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The elimination method for solving linear systems

Another way of solving a linear system is to use the elimination method. In the elimination method you either add or subtract the equations to get an equation in one variable.

When the coefficients of one variable are opposites you add the equations to eliminate a variable and when the coefficients of one variable are equal you subtract the equations to eliminate a variable.

Example:

\\ \left\{\begin{matrix} 3y+2x=6\\ 5y-2x=10 \end{matrix}\right. \\

We can eliminate the x-variable by addition of the two equations.

\\ 3y+2x=6\\ \underline{+\: 5y-2x=10} \\=8y\: \: \: \: \; \; \; \; =16 \\\begin{matrix} \: \: \: y\: \: \: \: \: \; \; \; \; \; =2 \end{matrix} \\

The value of y can now be substituted into either of the original equations to find the value of x

\\ 3y+2x=6 \\3\cdot {\color{green} 2}+2x=6 \\6+2x=6 \\x=0 \\

The solution of the linear system is (0, 2).

To avoid errors make sure that all like terms and equal signs are in the same columns before beginning the elimination.

If you don't have equations where you can eliminate a variable by addition or subtraction you directly you can begin by multiplying one or both of the equations with a constant to obtain an equivalent linear system where you can eliminate one of the variables by addition or subtraction.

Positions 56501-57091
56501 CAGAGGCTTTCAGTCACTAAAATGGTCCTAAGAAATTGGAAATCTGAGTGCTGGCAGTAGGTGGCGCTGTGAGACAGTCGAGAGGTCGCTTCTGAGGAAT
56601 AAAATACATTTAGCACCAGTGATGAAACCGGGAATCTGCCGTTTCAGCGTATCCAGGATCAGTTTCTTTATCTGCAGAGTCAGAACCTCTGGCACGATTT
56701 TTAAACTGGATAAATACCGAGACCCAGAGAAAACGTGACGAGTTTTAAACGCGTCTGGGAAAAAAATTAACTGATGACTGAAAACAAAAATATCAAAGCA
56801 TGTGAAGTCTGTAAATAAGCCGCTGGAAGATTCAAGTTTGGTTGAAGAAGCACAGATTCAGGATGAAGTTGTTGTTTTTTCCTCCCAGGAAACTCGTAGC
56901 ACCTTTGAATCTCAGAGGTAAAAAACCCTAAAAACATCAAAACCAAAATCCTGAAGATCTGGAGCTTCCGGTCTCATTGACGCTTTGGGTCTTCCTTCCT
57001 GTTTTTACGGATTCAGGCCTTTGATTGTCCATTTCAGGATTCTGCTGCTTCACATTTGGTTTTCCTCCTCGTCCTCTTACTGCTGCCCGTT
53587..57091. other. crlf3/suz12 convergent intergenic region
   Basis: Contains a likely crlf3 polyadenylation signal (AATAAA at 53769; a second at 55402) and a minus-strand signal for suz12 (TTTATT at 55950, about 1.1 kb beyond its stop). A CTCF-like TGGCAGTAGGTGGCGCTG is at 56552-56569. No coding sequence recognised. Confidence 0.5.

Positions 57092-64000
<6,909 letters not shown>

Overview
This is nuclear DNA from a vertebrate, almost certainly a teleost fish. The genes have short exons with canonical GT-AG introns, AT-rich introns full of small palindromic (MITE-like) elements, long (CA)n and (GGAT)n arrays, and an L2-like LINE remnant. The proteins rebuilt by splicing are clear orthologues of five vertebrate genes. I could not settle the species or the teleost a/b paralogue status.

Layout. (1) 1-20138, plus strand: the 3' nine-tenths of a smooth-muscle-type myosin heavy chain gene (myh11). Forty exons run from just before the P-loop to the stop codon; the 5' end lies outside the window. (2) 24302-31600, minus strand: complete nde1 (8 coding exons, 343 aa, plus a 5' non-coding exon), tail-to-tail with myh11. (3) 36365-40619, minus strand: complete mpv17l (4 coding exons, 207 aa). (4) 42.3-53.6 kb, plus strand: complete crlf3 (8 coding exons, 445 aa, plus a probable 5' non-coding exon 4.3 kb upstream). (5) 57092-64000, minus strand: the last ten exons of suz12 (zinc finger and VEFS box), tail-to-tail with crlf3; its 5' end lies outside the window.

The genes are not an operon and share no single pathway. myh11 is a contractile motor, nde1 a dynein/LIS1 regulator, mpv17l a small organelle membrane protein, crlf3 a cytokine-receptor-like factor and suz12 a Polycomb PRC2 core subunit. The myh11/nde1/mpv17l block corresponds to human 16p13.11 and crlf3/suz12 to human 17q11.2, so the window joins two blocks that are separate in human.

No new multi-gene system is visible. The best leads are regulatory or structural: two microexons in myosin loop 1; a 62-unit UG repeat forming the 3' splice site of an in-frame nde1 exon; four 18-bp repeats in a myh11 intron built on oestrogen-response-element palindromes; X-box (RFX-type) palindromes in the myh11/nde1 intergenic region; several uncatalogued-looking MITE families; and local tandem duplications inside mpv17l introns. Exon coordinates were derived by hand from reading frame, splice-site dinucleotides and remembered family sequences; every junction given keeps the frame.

Example:

\\ \left\{\begin{matrix} 3x+y=9\\ 5x+4y=22 \end{matrix}\right. \\

Begin by multiplying the first equation by -4 so that the coefficients of y are opposites

\\ {\color{green} -4}\cdot \left (3x+y\right )=9\cdot {\color{green} -4} \\ 5x+4y=22 \\\\-12x-4y=-36 \\\underline{+5x+4y=22 } \\=-7x\: \: \: \: \: \: \: \: \: \: =-14 \\\begin{matrix} \: \:\; \:\: x\: \: \: \: \: \: \: \: \: \: \:=2 \end{matrix} \\

Substitute x in either of the original equations to get the value of y

\\ 3x+y=9 \\3\cdot {\color{green} 2}+y=9 \\6+y=9 \\y=3 \\

The solution of the linear system is (2, 3)

Video lesson: Solve the linear system using the elimination method

\\\left\{\begin{matrix} 2y - 4x = 2 \\ y = -x + 4 \end{matrix}\right.

Next Class:  Systems of linear equations and inequalities, Systems of linear inequalities